The concept of scapegoating is frequently used to explain how opportunistic elites attempt to deflect blame onto vulnerable ethnic minorities, particularly during times of social turmoil. However, the notion of scapegoating is undertheorized in the conflict literature and the question of why elite scapegoating only sometimes leads to violence is seldom addressed. This paper seeks to redress the balance by interrogating spatial variations in violence against the economically dominant ethnic Chinese in Indonesia within the city of Jakarta in the late 1990s. By demonstrating different trajectories of violence within a 'broadly violent city', this study illustrates the importance of disaggregating the unit of analysis in conflict studies. The study argues that elite-orchestrated campaigns of scapegoating succeed only if specific attributes invoked in such campaigns resonate at the local level; violence is more likely when prevailing local conditions amplify the pointed nature of the elite rhetoric. This in turn magnifies the threat perceived by the local community, provides focal points for mobilization against the disliked 'other' and in turn makes certain Chinese communities more 'scapegoatable'. Typically, scapegoating of the Chinese entails invoking entrenched stereotypes of the group as non-Moslem, non-native, economically dominant outsiders. Local mechanisms which activate these stereotypes include higher visibility of non-Moslem sites of worship, heightened ethnic competition, and ostensible symbols of wealth associated with the Chinese.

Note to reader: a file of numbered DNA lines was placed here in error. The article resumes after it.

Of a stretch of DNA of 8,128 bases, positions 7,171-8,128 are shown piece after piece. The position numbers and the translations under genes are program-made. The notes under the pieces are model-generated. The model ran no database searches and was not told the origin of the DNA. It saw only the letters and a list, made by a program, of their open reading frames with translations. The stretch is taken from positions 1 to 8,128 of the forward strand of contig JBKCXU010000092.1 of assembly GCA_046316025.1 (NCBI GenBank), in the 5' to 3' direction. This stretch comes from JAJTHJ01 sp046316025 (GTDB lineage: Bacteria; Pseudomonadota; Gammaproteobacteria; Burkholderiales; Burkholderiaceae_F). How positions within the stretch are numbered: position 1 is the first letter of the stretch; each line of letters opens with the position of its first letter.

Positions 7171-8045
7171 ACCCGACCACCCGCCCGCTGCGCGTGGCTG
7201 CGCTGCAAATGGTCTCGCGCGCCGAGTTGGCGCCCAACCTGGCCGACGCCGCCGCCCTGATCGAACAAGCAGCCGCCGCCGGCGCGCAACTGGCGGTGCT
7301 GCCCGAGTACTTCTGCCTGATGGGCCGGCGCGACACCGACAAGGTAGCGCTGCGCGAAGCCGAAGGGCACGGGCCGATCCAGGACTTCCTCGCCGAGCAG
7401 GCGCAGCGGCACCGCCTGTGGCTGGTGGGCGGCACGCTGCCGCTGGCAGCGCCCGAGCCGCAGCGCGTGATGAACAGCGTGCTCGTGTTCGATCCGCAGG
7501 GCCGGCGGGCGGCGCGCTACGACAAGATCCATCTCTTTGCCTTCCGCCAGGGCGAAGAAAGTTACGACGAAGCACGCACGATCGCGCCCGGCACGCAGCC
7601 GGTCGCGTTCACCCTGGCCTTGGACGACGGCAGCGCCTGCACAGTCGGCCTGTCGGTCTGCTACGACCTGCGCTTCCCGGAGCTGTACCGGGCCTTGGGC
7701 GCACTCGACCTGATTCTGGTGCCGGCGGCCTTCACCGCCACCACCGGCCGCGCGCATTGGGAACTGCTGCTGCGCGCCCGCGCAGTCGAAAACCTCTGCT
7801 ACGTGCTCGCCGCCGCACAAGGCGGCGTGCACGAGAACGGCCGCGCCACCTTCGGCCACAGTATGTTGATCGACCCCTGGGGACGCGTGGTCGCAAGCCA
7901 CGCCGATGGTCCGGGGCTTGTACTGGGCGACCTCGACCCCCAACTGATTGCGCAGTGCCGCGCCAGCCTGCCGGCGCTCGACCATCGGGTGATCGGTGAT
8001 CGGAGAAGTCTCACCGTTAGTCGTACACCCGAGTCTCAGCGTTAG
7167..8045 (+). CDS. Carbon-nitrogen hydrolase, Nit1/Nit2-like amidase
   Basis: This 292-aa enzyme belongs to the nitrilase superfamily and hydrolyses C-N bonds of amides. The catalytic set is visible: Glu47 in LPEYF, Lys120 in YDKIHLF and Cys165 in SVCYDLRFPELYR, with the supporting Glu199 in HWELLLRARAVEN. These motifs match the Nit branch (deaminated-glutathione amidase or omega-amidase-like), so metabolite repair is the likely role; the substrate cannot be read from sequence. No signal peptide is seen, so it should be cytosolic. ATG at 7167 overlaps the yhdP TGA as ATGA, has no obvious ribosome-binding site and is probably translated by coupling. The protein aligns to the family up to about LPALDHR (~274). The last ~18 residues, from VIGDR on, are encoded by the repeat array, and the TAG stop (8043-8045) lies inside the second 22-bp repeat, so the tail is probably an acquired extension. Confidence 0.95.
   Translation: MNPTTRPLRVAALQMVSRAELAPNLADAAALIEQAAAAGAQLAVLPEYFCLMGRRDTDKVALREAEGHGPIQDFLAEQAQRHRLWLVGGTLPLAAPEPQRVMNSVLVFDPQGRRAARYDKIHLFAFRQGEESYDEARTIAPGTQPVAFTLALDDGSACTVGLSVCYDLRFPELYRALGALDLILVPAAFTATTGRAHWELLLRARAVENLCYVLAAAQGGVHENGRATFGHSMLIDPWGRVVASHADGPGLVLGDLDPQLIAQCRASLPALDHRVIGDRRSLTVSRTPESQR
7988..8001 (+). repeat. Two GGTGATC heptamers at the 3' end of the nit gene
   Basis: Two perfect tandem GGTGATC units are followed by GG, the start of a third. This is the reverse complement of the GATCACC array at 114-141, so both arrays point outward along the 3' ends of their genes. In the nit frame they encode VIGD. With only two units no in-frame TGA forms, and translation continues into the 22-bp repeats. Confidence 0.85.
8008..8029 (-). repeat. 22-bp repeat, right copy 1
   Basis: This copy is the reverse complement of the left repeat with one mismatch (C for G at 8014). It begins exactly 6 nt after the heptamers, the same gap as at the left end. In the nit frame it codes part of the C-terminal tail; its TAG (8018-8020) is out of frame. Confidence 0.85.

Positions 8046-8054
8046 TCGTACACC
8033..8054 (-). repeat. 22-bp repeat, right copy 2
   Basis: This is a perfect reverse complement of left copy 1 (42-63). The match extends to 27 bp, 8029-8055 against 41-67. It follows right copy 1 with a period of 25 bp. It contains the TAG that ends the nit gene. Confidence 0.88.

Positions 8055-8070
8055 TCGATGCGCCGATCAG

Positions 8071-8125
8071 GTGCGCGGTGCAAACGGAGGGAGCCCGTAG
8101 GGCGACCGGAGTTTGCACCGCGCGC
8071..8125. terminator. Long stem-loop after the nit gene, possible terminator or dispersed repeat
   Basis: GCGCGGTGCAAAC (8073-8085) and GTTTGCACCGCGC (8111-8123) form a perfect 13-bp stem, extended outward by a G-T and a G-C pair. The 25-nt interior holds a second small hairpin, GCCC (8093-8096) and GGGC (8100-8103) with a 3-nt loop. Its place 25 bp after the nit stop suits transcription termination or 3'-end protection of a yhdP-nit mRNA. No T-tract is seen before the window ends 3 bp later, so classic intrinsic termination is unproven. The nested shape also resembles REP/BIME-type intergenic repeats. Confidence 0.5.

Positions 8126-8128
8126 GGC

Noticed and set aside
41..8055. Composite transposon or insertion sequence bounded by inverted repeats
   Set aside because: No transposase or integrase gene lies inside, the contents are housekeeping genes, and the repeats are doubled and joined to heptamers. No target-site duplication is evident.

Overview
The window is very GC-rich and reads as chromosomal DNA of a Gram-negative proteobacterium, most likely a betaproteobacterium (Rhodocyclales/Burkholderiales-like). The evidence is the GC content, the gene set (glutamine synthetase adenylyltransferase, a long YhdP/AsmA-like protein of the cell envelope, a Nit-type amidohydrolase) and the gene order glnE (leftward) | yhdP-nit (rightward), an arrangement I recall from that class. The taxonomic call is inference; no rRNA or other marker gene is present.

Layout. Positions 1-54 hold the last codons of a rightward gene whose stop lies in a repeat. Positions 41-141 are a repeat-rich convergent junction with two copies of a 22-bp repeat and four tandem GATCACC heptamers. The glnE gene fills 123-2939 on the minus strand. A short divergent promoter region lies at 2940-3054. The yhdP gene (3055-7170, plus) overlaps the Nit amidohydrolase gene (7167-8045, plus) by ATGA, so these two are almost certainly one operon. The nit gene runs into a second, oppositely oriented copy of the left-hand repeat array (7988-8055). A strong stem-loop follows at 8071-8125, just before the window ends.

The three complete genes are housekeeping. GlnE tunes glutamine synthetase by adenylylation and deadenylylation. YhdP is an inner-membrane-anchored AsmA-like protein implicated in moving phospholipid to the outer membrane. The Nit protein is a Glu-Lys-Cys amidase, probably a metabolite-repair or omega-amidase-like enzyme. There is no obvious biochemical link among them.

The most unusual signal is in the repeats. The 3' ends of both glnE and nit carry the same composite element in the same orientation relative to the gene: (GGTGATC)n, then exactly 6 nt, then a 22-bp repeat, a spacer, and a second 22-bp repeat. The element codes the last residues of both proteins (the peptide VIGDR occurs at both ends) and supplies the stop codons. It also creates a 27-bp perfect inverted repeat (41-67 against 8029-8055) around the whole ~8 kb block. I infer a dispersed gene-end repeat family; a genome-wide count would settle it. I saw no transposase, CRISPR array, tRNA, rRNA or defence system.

Weeraratne, S. Ethnic Entrepreneurs and Collective Violence: Assessing Spatial Variations in Anti-Chinese Rioting within Jakarta during the May 1998 Riots. UNU-WIDER, Helsinki, Finland (2010) 30 pp. ISBN 978-92-9230-292-4 [WIDER Working Paper No. 2010/55]